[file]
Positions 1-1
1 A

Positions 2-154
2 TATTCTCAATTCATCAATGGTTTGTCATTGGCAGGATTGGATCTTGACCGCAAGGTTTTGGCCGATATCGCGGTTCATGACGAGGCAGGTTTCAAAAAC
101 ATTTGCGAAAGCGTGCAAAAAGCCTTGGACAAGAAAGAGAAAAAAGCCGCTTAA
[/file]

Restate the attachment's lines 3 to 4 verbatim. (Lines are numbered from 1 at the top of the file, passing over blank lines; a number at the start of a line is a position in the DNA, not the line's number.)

Positions 2-154
2 TATTCTCAATTCATCAATGGTTTGTCATTGGCAGGATTGGATCTTGACCGCAAGGTTTTGGCCGATATCGCGGTTCATGACGAGGCAGGTTTCAAAAAC